(BIVN) – After saying little for over a month, the various state agencies that make up the “Mauna Kea Media” team on Friday issued a joint statement concerning jurisdiction over the Mauna Kea Access Road, the pivotal summit pathway central to the standoff over the Thirty Meter Telescope.
After the question “who owns the Mauna Kea Access Road” was briefly debated during an August 14th State Senate Hawaiian Affairs Committee meeting, the state – 16 days later – furnished this official statement from the Department of the Attorney General (AG), the Department of Hawaiian Home Lands (DHHL), and the Department of Transportation:
Mauna Kea Access Road is under the control and jurisdiction of DOT. Pursuant to HRS § 26-19 and HRS Ch. 264, DOT has control and jurisdiction over all state highways and Mauna Kea Access Road is designated to DOT’s State Highway System as Route 210. This includes any portions of the road that cross over DHHL land.
“State DOT has controlled and maintained Mauna Kea Access Road since it became part of our highways system in 2018,” said DOT Deputy Director Ed Sniffen. “Prior to that time, sections of the road situated on Hawaiian home lands were maintained by the County of Hawai‘i pursuant to a Memorandum of Agreement (MOA) between DHHL and the County of Hawai‘i.”
Beneficiaries of the Hawaiian Homes Commission Act of 1920 do not own Mauna Kea Access Road. Act 14 (1995) resolved all claims concerning the use of Hawaiian home lands for public roads and highways built before and after statehood.
In response to concerns that some compensation remains outstanding, DHHL and the Department of Land and Natural Resources (DLNR) have been working together to evaluate the terms of compensation and to confirm that it has been made in full. This process, however, does not alter the fact that all claims regarding use of roads and highways crossing DHHL lands have been resolved.
“Act 14 was a historic piece of legislation,” said Hawaiian Homes Commission Chair William J. Aila Jr. “It resolved long-standing claims associated with the use of Hawaiian home lands. We remain committed to seeing the completion of the few remaining items under Act 14, including ensuring that compensation for the use of roads and highways crossing DHHL lands has been received in full.”
“The State is reviewing the compensation issues related to the use of Hawaiian home lands for public roads and highways, and will ensure they have been addressed,” stated Attorney General Clare E. Connors. “The public is reminded that Mauna Kea Access Road is a public road controlled by DOT and that the current blockade is unlawful.”
At this time, DOT has restricted access on Mauna Kea Access Road to preserve public health and safety, and to carry out its responsibilities under HRS Ch. 264.
During the August 14 committee hearing, Hilo’s State Senator Kai Kahele explained how he saw things differently.
“I believe the Mauna Kea Access Road is part of the Hawaiian Homes land trust, and still remains as part of the land trust, and any [Memorandum Of Understanding], any transfer, we should look into,” Kahele said. He added in a later social media post that “in order for the State of Hawaiʻi to claim title and jurisdiction over the Mauna Kea access road it must at a minimum”:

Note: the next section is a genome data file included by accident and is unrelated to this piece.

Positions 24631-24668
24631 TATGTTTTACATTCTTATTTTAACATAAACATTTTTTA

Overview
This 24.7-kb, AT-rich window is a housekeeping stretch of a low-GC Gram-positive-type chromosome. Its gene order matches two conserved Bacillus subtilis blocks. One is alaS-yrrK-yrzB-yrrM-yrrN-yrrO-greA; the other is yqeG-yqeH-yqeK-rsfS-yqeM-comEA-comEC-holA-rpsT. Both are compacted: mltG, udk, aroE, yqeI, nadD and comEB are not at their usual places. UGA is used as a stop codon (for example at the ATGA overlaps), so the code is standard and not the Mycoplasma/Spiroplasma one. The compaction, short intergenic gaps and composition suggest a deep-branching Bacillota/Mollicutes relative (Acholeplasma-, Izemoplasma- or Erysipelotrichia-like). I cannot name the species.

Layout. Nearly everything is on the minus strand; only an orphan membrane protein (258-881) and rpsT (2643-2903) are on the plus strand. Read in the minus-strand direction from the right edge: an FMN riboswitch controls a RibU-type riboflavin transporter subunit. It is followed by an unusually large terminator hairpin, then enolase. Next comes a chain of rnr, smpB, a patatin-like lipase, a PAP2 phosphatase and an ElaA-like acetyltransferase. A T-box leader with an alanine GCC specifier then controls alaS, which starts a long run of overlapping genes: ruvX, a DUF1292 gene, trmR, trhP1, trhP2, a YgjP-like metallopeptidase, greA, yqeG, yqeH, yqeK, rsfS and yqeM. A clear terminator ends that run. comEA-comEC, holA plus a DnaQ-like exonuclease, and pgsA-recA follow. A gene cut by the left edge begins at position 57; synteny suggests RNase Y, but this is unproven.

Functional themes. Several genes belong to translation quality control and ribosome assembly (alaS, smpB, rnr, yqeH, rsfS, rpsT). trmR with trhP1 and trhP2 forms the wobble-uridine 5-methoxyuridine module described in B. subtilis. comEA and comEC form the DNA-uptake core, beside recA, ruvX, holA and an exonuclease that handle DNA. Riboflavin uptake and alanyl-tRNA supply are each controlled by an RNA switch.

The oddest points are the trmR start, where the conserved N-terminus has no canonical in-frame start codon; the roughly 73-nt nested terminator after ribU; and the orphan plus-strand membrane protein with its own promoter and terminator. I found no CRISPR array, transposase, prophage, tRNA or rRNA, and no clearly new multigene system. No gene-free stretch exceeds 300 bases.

- Initiate a land exchange with the Department of Hawaiian Home Lands per Act 14
- Identify a parcel of State Public Land that is of equal value
- Complete a land appraisal
- Conduct beneficiary consultation
- Receive the U.S. Secretary of the Interior approval of the land exchange
Kahele said he planned to send letters to both the State Attorney General and the U.S. Secretary of the Interior to determine who holds jurisdiction to the road.
Meanwhile, the State Department of Transportation sent a strong message in another media release Friday evening: “No parking along the Daniel K. Inouye Highway at Mauna Kea Access Road”, officials warned.
Hawaiʻi DOT stated:
The Hawaii Department of Transportation (HDOT) reminds the public that road shoulders are primarily designed to provide for emergency storage of disabled vehicles, not to accommodate long term parking. HDOT does not permit long-term parking along any of its high-speed facilities. The only other roads in the State of Hawaii with the same speed limit as DKI Highway are the H-1 Freeway between Kapolei and Kunia and the H-3 Freeway between Halawa and the Harano Tunnels.
In its continued effort to ensure safety and security measures are in place at the intersection of Daniel K. Inouye Highway (formerly Saddle Road) and the Mauna Kea Access Road, HDOT installed temporary traffic signals and barriers at the intersection in late July. These installations were followed by the installation of 80 “No parking, stopping, standing, loading and unloading” signs to ensure the safety of the traveling public and deter unpermitted parking and unexpected roadway departures and entries along the highway.
Parking is available in areas outside of HDOT jurisdiction and away from the highway. Information regarding the applicable statue can be found at the following link.
The state also warned that “those interfering with the installed safety features may be subject to criminal property damage charges in accordance with” this law.
The Mauna Kea Media team has issued few, if any, joint news releases about the Mauna Kea situation since Governor David Ige asked Hawaiʻi County Mayor Harry Kim to “attempt to reach common ground” with the opposition to the Thirty Meter Telescope back on July 23, 2019.